Twenty-seven individuals who attended a funeral in Pursat province's Krakor district were rushed to Krakor district and Pursat provincial referral hospitals due to suspected rice-wine poisoning.

Kampong Por commune chief, Phi Phoeun, said that villagers reported on June 2 that one person had died and 27 others experienced health problems after participating in the funeral on the night of June 1. The funeral was held in Mort Prey village, in memory of an 88-year-old man.

Upon receiving this information, he promptly contacted the health centre in the commune, who in turn reached out to the health office at Krakor district for assistance in transporting the affected individuals to the district's health centre.

Six of the patients were in critical condition and required immediate transfer to the provincial referral hospital. However, they have since recovered and were discharged on June 5.

"Twenty-one patients who were admitted to Krakor district hospital were discharged on June 4, while the other six individuals who were hospitalised at the provincial hospital were discharged on the morning of June 5."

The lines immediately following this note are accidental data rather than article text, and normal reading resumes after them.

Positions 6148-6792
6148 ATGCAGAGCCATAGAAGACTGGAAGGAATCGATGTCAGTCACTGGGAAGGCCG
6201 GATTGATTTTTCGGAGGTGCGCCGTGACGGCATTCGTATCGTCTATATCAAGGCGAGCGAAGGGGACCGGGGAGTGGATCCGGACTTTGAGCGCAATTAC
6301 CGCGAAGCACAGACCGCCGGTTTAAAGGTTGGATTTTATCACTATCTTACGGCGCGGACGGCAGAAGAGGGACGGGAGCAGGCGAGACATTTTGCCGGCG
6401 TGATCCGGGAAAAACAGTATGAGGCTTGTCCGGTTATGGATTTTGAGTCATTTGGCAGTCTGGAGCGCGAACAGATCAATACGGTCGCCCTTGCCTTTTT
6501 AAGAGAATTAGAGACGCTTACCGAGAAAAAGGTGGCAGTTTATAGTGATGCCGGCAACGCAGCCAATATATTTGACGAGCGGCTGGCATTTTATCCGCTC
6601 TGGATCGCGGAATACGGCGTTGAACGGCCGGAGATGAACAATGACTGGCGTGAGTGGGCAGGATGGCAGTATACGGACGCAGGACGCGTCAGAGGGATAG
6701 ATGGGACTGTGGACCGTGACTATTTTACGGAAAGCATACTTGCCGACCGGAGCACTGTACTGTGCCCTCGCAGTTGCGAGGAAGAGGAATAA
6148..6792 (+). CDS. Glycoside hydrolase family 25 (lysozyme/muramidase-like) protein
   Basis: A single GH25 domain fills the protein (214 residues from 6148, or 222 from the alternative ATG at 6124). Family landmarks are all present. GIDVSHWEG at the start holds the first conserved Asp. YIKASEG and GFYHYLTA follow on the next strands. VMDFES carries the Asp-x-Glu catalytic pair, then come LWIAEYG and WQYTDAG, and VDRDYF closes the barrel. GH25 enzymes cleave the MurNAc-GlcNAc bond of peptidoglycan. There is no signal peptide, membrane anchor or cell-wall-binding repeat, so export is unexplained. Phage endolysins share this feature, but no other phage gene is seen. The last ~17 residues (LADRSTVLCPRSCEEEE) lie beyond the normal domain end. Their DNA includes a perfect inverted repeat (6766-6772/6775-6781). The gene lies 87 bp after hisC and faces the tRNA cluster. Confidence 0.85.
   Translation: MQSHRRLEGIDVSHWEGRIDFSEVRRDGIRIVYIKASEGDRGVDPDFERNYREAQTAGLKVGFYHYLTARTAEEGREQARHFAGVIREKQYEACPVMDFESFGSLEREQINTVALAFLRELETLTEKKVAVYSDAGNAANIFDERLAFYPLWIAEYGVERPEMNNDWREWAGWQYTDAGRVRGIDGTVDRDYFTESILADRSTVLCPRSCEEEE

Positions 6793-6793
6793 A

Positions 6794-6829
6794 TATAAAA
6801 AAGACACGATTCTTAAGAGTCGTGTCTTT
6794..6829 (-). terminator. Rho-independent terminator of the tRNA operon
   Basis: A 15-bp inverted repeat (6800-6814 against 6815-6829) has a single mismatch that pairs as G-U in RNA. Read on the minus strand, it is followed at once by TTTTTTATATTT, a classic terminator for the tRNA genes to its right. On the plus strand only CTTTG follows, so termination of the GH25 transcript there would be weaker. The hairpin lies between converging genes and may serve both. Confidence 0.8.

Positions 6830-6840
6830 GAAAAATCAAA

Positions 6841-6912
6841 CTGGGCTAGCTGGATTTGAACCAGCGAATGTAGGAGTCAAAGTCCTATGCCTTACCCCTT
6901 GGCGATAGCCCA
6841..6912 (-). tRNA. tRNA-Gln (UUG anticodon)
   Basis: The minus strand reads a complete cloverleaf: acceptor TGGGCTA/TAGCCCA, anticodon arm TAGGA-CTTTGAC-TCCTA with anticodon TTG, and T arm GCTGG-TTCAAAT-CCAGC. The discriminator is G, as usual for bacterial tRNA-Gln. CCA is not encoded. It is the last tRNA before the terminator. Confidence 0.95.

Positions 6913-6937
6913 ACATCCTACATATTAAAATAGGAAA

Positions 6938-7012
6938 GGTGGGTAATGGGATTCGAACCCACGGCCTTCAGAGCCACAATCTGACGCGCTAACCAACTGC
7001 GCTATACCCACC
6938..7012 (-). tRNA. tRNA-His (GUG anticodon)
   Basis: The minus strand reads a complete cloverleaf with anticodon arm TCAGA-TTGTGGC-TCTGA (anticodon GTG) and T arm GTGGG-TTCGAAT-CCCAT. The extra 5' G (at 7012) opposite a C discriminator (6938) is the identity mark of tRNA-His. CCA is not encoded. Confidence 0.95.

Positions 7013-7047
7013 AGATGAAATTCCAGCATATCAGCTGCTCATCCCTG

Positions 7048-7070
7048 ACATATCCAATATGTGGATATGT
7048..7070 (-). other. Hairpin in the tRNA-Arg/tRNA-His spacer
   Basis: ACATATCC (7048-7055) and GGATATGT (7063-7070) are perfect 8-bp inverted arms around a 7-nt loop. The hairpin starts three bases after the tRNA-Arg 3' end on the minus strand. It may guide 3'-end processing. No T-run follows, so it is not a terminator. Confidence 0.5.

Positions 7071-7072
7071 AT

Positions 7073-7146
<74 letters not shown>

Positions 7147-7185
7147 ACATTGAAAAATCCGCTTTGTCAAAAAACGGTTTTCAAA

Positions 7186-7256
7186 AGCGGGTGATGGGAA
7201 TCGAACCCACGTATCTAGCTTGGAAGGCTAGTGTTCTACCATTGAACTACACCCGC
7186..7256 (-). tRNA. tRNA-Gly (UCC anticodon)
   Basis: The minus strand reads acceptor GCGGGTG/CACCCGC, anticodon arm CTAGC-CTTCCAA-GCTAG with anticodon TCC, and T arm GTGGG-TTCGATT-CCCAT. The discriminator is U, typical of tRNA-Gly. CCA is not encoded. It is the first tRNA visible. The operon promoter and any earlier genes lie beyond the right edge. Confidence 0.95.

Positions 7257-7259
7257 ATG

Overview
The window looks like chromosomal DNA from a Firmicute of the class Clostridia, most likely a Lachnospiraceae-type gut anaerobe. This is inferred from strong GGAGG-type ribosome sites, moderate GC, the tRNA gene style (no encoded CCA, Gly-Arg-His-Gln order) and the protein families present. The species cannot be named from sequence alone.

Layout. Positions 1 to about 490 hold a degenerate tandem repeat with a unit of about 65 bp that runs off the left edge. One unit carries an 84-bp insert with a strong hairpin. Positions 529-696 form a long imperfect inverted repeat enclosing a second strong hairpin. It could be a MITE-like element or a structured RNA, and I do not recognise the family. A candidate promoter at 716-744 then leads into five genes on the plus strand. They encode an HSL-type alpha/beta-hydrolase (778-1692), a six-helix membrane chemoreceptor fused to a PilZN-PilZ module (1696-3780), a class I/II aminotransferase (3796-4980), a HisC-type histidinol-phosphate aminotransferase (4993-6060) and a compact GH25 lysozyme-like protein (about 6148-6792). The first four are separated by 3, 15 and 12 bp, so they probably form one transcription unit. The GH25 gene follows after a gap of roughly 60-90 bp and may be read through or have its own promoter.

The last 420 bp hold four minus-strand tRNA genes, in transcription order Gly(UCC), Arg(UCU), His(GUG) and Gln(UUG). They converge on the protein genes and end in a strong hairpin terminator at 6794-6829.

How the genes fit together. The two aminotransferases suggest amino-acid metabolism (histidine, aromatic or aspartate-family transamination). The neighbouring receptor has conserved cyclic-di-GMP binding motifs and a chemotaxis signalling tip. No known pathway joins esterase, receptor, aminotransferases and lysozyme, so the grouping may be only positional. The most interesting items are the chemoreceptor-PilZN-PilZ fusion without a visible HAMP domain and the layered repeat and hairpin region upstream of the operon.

Rice-wine consumption has been suspected to be the cause of the poisoning.

Phoeun urges people to be more cautious and, ideally, reduce their intake of rice wine. He highlighted a similar case in the past where more than 80 people in the commune suffered from wine poisoning, resulting in 11 deaths.

Chan Sokha, director of Pursat provincial referral hospital, confirmed all discharged individuals had shown improvement and were released on the morning of June 5. Preliminary examinations revealed signs of alcoholism among them, but it is premature to definitively attribute their conditions to wine poisoning. Confirmation must await the results of sample testing.

Mok Phearum, Krakor district police chief, stated that it was too early for the police to draw conclusions regarding the health issues affecting the 28 individuals. He said authorities had sent wine consumed during the event to officials at the Consumer Protection Competition and Fraud Repression Directorate-General (CCF) in Phnom Penh for examination.

"Without proper documentation confirming the presence of toxic substances in the rice wine, we cannot make any assumptions. We suspect wine poisoning due to the timing of the incident—those affected consumed the rice wine at night and subsequently experienced health problems and deaths,” he said.

He added that police will take further action once they receive the laboratory results and sample testing findings from the medical team.